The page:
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Gazette Premium Content Air Force coach Calhoun spreading his time among all three phases

FRANK SCHWAB Updated: August 27, 2010 at 12:00 am

In 2007, Troy Calhoun was still in offensive coordinator mode.

As Air Force’s first-year coach, a year removed from being the Texans’ offensive coordinator, he had the power to call all of the plays, and he used it. He spent a majority of his time concentrating on his team’s offense.

When the Falcons lost 42-36 to California in the Armed Forces Bowl at the end of that year, allowing 507 yards, Calhoun had to change.

“The bowl game against California is probably when I figured, ‘This isn’t completely best for our football team,’” Calhoun said.

Calhoun rearranged his priorities, as well as some of his play-calling responsibilities. He isn’t spending most of his time on offense anymore, and he delegates some play-calling duties to his staff.

Many of Air Force’s play calls this season will come from either defensive coordinator Matt Wallerstedt on the field or co-offensive coordinators Mike Thiessen and Blane Morgan in the press box. Calhoun hasn’t given all of his play-calling power away. When he feels the need, he will veto a call before it hits the field, sending in his own play instead.

“Too much, probably,” Calhoun said with a smile.

Thiessen said Calhoun is realistically still the offensive coordinator because he’s so involved during the week with formulating the offensive plan. But when Calhoun hands over play-calling responsibilities, it shows he trusts his staff.

“He does a great job when he does turn it over to let it go and not second-guess and trusting us, but he provides a lot of feedback with what he’s seeing,” Thiessen said.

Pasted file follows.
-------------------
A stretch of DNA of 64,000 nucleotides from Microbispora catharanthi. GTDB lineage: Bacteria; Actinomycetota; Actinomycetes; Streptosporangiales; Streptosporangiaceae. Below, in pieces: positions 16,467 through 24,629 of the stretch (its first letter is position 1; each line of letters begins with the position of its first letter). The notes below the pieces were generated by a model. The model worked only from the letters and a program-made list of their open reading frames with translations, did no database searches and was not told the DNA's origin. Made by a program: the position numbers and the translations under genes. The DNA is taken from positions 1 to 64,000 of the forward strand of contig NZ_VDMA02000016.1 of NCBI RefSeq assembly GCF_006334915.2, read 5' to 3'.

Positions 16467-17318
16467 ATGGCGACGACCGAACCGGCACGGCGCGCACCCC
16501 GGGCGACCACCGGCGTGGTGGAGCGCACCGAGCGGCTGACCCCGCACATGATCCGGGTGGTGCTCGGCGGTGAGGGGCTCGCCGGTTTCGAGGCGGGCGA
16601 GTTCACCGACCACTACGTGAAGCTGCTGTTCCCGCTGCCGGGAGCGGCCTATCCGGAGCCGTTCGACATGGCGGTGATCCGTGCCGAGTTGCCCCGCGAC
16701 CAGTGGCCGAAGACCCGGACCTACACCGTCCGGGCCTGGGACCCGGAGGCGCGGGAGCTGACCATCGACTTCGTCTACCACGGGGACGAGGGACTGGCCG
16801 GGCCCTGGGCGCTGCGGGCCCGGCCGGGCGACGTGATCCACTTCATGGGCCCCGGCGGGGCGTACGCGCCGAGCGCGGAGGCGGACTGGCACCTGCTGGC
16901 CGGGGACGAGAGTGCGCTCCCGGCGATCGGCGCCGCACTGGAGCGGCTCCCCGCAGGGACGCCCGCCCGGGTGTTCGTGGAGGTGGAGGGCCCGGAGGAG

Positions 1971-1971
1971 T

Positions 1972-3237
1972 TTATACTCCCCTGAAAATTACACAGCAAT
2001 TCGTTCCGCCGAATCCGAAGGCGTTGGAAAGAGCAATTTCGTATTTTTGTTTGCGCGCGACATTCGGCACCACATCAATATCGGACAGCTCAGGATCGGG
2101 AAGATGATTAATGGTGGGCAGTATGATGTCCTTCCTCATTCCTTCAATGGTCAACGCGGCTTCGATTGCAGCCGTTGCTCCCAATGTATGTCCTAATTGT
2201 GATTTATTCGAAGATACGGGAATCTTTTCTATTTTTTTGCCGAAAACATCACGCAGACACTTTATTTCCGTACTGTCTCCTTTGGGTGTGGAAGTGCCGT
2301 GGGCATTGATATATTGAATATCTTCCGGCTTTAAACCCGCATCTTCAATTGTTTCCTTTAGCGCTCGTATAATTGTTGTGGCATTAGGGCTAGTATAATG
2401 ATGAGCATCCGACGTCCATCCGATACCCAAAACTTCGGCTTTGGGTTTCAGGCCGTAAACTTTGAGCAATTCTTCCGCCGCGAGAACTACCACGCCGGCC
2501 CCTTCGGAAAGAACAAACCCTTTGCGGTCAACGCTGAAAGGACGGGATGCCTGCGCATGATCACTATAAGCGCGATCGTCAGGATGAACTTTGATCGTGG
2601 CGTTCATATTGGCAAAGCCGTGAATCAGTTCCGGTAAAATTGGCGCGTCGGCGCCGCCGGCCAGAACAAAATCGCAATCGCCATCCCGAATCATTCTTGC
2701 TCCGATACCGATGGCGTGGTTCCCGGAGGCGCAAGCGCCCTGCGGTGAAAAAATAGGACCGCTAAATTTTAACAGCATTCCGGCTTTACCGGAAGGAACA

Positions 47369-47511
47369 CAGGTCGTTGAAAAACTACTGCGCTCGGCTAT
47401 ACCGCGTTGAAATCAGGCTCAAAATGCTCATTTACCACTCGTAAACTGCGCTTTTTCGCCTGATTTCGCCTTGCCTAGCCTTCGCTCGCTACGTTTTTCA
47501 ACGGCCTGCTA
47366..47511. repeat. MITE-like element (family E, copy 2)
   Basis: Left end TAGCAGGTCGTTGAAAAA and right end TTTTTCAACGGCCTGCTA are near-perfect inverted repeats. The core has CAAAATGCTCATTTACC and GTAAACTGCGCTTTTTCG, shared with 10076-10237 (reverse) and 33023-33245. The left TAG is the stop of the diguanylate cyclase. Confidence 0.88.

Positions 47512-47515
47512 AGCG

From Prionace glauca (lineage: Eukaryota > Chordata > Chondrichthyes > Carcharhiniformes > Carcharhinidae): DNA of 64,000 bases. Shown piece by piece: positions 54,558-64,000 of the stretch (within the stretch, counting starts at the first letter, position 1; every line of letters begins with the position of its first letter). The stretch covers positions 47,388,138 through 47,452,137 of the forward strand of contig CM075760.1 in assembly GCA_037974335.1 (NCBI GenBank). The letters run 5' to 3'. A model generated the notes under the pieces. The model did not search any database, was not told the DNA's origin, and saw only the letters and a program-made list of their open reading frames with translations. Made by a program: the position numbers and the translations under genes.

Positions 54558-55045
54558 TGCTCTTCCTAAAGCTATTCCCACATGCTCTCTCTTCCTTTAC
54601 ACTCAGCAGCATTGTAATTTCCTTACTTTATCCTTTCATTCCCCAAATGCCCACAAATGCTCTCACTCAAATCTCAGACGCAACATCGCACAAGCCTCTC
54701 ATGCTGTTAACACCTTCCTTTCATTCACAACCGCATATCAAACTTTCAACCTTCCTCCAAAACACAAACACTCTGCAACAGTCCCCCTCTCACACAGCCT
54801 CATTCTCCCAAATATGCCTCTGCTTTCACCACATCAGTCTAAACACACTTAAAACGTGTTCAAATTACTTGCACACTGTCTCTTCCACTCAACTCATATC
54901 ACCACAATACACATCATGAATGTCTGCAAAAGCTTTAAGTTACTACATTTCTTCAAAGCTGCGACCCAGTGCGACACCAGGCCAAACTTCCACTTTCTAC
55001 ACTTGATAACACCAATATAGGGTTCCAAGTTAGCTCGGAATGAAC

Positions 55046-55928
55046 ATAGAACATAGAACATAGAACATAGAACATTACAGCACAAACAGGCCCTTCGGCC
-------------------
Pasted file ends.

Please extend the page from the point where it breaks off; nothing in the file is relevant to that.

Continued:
After his first season, Calhoun changed his schedule to be more hands-on with the defense and special teams. He watches practice tape and helps set the game plan first for the defense, from 7:30 a.m. to 9 a.m. He then spends about 1 1/2 hours doing the same with the offensive staff, and he sets aside an hour for special teams.

Calhoun noticed some trends he didn’t like on defense his first season, and he preferred more four-man fronts and varied coverages. Since he was the head of the program, it would succeed or fail on his watch, and he wanted things done to his specifications.

“I think you need to be involved in everything you do with your program,” Calhoun said.

Calhoun said it doesn’t work to have a sole focus on offense, defense, recruiting or any one area of a program. He had experience as an assistant in all phases of the game, and because he’s involved with the defensive as much as the offense now, he’s comfortable offering ideas to Wallerstedt during games.

“He’s going to see some things, and he’s got a bright mind,” Wallerstedt said. “He sees schemes and the flow of the game, and he’s going to put in some great suggestions to us when it’s needed, and sometimes you don’t hear from him.”

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